Heliosearch has a completely re-written faceted search module with a structured JSON API to control the faceting commands.

The structured nature of nested sub-facets are more naturally expressed in a nested structure like JSON rather than the flat structure that normal query parameters provide.

Goals of the new Heliosearch Faceting Module:

  • First class JSON support
  • Easier programmatic construction of complex nested facet commands
  • Support a much more canonical response format that is easier for clients to parse
  • First class analytics support
  • Support a cleaner way to do distributed faceting
  • Support better integration with other search features

Of course if you prefer to use Solr’s existing faceting capabilities, that’s fine too (Heliosearch is a Solr super-set). There’s still a benefit to using Heliosearch with Solr’s old faceting API, since it will work faster!

UPDATE: The JSON Facet API is now part of the JSON Request API, so a complete request may be expressed in JSON.

Ease of Use

Some of the ease-of-use enhancements over traditional Solr faceting come from the inherent nested structure of JSON.
As an example, here is the faceting command for two different range facets using Solr’s flat API:


And here is the equivalent faceting command in Heliosearch’s JSON Faceting API:

  age_ranges: {
    range: {
      field : age,
      start : 0,
      end : 100,
      gap : 10
  price_ranges: {
    range: {
      field : price,
      start : 0,
      end : 1000,
      gap : 50

These aren’t even nested facets, but already one can see how much nicer the JSON API looks. With deeply nested sub-facets and statistics, the clarity of the inherently nested JSON API only grows.

JSON extensions

A number of JSON extensions have been implemented to further increase the clarity and ease of constructing a JSON faceting command by hand. For example:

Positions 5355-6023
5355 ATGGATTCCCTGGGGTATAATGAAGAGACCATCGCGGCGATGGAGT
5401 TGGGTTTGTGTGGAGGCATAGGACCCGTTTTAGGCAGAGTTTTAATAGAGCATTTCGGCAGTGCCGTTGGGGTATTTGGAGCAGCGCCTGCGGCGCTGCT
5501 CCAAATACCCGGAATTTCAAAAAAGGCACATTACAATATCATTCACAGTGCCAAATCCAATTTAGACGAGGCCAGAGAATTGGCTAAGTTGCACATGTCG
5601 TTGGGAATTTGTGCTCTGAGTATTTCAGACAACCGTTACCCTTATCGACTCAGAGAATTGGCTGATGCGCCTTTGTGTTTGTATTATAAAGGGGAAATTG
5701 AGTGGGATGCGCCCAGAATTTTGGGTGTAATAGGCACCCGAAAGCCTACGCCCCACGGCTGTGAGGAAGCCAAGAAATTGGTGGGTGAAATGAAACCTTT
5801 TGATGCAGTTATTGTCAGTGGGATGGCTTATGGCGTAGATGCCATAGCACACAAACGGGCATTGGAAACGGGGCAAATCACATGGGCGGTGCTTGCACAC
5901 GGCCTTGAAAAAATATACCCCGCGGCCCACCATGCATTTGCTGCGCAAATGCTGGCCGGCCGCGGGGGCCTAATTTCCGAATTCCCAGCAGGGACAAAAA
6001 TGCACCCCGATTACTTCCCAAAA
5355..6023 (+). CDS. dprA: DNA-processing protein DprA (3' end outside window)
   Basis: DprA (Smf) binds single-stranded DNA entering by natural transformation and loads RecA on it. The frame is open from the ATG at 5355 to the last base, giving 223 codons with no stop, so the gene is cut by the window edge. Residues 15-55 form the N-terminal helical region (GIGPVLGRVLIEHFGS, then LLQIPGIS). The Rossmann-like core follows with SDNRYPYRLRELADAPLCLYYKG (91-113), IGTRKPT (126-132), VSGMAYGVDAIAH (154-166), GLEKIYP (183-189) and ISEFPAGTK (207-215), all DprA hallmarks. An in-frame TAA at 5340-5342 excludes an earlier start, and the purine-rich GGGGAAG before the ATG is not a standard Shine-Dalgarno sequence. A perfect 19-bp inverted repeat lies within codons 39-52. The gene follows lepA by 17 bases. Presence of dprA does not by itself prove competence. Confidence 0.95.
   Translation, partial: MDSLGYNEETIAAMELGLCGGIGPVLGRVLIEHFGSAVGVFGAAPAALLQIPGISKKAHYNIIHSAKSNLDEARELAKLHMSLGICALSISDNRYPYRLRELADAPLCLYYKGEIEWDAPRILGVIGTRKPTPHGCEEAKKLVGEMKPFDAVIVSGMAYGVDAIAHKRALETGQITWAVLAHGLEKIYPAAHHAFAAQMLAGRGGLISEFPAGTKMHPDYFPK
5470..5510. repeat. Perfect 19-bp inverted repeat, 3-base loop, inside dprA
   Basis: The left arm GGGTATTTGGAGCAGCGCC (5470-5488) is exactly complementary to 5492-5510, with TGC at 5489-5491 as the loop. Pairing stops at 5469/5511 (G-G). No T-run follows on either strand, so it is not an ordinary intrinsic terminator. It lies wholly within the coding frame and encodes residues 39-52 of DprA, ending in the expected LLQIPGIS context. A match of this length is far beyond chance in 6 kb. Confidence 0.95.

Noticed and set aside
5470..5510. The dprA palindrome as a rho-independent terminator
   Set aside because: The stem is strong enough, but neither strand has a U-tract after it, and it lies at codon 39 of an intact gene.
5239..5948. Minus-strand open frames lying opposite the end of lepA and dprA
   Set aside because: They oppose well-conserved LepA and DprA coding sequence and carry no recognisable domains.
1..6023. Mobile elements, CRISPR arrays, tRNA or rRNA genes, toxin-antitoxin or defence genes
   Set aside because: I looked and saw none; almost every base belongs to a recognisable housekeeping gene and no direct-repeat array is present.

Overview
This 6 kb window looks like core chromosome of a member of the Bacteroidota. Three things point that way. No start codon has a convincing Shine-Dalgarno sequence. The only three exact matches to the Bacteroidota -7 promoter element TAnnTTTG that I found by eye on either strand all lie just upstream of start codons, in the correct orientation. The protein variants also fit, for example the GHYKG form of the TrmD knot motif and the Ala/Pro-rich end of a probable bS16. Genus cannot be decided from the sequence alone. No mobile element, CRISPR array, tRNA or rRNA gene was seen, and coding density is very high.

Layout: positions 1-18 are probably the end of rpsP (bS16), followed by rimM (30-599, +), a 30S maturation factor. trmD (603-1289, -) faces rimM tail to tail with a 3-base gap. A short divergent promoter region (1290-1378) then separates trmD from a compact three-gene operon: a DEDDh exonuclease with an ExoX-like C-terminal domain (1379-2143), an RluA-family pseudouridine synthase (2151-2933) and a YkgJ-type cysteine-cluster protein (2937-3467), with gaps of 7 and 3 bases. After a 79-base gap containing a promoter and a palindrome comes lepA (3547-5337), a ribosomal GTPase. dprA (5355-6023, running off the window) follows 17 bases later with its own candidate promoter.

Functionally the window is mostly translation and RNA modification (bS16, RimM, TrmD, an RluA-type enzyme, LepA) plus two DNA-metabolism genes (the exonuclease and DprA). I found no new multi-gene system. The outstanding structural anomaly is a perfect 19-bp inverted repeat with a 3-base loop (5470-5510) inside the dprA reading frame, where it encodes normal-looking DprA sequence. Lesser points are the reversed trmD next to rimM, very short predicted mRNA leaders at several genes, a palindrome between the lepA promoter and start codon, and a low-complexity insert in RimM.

{  // this is a single-line comment, which can help add clarity to large JSON commands
     /* traditional C-style comments are also supported */
  x : "avg(price)" , // Simple strings can occur unquoted
  y : 'unique(manu)' // Strings can also use single quotes (easier to embed in another String)

Debugging JSON

Nicely indented JSON is very easy to understand. If you get a large piece of non-indented JSON somehow, and are trying to make sense of it, you can cut and paste into one of the online validators:
Both of these validators will indent your JSON, even when it contains extensions unsupported by them (such as comments or bare strings).


Facet Types

There are two types of facets, one that breaks up the domain into multiple buckets, and aggregations / facet functions that provide information about the set of documents belonging to each bucket.

Faceting can be nested! Any bucket produced by faceting can further be broken down into multiple buckets by a sub-facet.

Statistics are facets

Statistics are now fully integrated into faceting. Since we start off with a single facet bucket with a domain defined by the main query and filters, we can even ask for statistics for this top level bucket, before breaking up into further buckets via faceting. Example:

  x : "avg(price)",           // the average of the price field will appear under "x"
  y : "unique(manufacturer)"  // the number of unique manufacturers will appear under "y"

See facet functions for a complete list of the available aggregation functions.

JSON Facet Syntax

The general form of the JSON facet commands are:
: { : }

The results will appear in the response under the facet name specified.
Facet commands are specified using json.facet request parameters.

Test Using Curl

To test out different facet requests by hand, it’s easiest to use “curl” from the command line. Example:

$ curl http://localhost:8983/solr/query -d 'q=*:*&rows=0&
       field : cat,
       sort : { x : desc},
         x : "avg(price)",
         y : "sum(price)"


Terms Facet

The terms facet, or field facet, produces buckets from the unique values of a field. The field needs to be indexed or have docValues.

The simplest form of the terms facet

  top_genres : { terms : genre_field }

An expanded form allows for more parameters:

  top_genres : { terms : {
   field : genre_field,
   limit : 3,
   mincount : 2